As you might be able to tell from the video, our surprise visitor was a baby raccoon! Two of Dr. Bob’s clients found this little guy while getting their mail in the morning and drove him to us right away. Based on his size, he was too young to be off on his own and was likely dropped by Mom while transferring him from one den and another. He seemed to be in good health and we were hopeful we could reunite him with his mother.
Working in the countryside with Dr. Bob, I anticipated I might run into a situation like this. However, even with the preparation that it might happen, I was so excited when this boy landed on the doorstep! I have always been a fan of wildlife, both local and exotic. During the summers at the cottage with my family, we made trips to the dump to watch the bears rooting through the garbage. My parents were forced to buy a season pass to the zoo when I was a child, and every weekend, every PA Day from school, every opportunity there was, we had to make a trip to see the animals. And now, in my late 20s I was finally getting to work directly with wildlife as a student veterinarian. I was stoked!
First thing on the agenda: name him (of course). We all agreed on Rocky the Raccoon. He spent a short portion of the morning with us as we prepared him for “Operation Rocky”, a mission to reunite him with his mother. Operation Rocky was fairly straightforward (and outlined below in case you have an Operation Rocky of your own) but a few things should be noted first:
- Minimize any handling of the animal you’ve found. It is stressful for them, and can lead to injury from biting or scratching, or transmission of various diseases. If you need to handle the animal at all, wear protective equipment like gloves or utilize objects like a towel to move them.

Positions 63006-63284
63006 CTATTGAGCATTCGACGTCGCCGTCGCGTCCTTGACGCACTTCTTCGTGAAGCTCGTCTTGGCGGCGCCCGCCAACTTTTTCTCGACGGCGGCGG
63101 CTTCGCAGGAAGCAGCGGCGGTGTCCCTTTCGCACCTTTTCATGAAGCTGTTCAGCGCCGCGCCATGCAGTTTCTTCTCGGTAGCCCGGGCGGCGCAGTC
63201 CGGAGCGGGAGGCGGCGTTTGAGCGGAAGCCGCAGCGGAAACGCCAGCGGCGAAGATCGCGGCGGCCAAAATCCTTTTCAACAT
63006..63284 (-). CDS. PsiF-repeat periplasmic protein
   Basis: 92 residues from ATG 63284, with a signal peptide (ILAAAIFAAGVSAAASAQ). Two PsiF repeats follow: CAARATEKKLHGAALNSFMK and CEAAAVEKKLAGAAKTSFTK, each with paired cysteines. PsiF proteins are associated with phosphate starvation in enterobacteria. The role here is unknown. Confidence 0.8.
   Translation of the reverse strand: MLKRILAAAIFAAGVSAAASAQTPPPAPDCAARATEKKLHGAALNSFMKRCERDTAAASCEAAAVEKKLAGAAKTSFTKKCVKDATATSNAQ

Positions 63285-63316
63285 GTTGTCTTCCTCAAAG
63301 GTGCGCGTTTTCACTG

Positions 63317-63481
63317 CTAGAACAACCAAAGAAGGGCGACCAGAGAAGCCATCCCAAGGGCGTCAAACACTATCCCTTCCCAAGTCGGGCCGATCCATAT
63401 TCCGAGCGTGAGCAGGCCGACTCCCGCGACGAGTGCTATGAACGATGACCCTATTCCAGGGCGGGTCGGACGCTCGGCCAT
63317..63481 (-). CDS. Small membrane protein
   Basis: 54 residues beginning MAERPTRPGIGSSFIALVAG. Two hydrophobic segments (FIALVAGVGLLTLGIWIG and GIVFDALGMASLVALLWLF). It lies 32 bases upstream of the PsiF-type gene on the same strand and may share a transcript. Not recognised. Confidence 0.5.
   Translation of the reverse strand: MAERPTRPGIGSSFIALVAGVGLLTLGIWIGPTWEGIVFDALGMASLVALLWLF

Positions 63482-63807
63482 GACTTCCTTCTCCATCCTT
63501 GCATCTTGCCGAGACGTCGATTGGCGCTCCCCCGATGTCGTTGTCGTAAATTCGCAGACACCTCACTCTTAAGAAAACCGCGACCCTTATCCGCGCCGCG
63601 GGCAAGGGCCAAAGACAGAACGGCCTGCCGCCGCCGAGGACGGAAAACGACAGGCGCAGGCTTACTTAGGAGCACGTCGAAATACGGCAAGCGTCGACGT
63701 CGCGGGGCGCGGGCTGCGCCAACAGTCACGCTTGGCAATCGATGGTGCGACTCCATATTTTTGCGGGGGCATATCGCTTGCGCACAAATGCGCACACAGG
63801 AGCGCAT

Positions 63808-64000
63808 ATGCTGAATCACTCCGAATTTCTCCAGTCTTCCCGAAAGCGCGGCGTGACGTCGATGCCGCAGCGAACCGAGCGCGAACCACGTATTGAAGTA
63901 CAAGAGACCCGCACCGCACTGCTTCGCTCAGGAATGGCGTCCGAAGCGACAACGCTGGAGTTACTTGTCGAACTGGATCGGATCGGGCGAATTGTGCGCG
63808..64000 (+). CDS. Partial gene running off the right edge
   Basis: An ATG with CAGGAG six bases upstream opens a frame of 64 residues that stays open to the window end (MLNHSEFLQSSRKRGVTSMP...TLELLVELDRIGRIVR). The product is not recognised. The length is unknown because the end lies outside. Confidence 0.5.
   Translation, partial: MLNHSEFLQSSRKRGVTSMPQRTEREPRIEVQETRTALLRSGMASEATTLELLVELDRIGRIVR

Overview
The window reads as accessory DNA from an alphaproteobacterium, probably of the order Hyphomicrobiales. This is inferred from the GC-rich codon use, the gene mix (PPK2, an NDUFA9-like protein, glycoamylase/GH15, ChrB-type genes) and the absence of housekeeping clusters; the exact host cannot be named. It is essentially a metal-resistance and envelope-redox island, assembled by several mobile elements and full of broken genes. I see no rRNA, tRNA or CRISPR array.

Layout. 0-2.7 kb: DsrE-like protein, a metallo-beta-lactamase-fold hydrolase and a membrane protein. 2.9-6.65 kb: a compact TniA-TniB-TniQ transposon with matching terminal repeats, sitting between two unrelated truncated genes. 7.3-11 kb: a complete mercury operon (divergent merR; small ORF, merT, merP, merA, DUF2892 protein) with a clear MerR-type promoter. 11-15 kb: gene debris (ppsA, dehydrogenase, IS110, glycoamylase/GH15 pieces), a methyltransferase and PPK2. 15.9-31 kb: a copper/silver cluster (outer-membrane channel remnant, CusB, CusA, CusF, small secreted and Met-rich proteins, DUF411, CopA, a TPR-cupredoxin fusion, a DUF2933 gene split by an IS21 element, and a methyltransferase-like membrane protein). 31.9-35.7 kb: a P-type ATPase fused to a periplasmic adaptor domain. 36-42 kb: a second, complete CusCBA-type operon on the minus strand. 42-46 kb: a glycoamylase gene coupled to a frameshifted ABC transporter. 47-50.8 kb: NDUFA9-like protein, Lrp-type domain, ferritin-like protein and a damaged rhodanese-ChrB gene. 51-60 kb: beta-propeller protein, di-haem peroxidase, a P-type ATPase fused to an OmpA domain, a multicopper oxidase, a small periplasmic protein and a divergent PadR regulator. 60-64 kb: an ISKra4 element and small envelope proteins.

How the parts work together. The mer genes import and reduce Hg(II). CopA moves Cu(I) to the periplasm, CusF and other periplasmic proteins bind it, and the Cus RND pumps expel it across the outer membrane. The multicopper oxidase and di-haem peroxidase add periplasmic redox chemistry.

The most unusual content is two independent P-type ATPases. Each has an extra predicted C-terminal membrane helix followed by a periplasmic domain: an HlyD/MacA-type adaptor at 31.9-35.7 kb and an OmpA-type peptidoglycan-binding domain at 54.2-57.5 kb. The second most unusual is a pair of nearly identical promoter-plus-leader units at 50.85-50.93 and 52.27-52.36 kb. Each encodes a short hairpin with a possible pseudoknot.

- Contact a wildlife rehabilitator immediately! They have a breadth of knowledge and resources that can help you get help for the animal you’ve found. Some great websites for more information and help are: Toronto Wildlife Centre, Ontario Wildlife Rescue and Ontario Ministry of Natural Resources.
- Do not feed the animal! Although it’s the first thing that comes to mind to help, feeding can actually be detrimental to the animal’s health. For example: foods the animal is not used to eating may cause serious digestive problems. If they are sick or hurt, they may not be able to digest the food given to them and they may bloat or go into shock. Another possibility is that they may accidently inhale the food instead of swallowing, leading to aspiration pneumonia. Unfortunately, all of these scenarios can result in death.
Steps for Operation Rocky:
- Contain Rocky in a container that is large enough to prevent escape while still allowing Momma Rocky to retrieve him. Our choice was the cardboard box from our in-clinic syringes. It had tall enough sides to keep Rocky contained and had a folding lid that protected him from direct sunlight.
- Provide a heat source to prevent the risk of hypothermia. This is especially important in young animals and because Mom will not retrieve cold babies. We provided blankets and a hot water bottle for Rocky. Other options could include a heating pad (if electricity were available), microwaveable heating bags, or self-heating devices like the pods you can put in mittens or boots in the winter.
- Leave Rocky where we found him for Momma Rocky to come get him. We had to think of a game plan if it rained (place the box inside a plastic bag on its side or wait out a storm if it’s too crazy - Mom won’t come back anyways if it’s too bad out) and if passerbys attempted another rescue (equip the box with a sign like this ready made one).
Check to see if Momma Rocky returned after one full night. We placed Rocky out that afternoon and waited until after dawn the next day before checking on him again. Watch as we set Rocky out to reunite with his mother:
We had great success with Rocky and he was gone the next morning when we returned to check on him. We imagine Momma Rocky was happy to have her son back and I was super happy that my first wildlife rescue as a student veterinarian was victorious!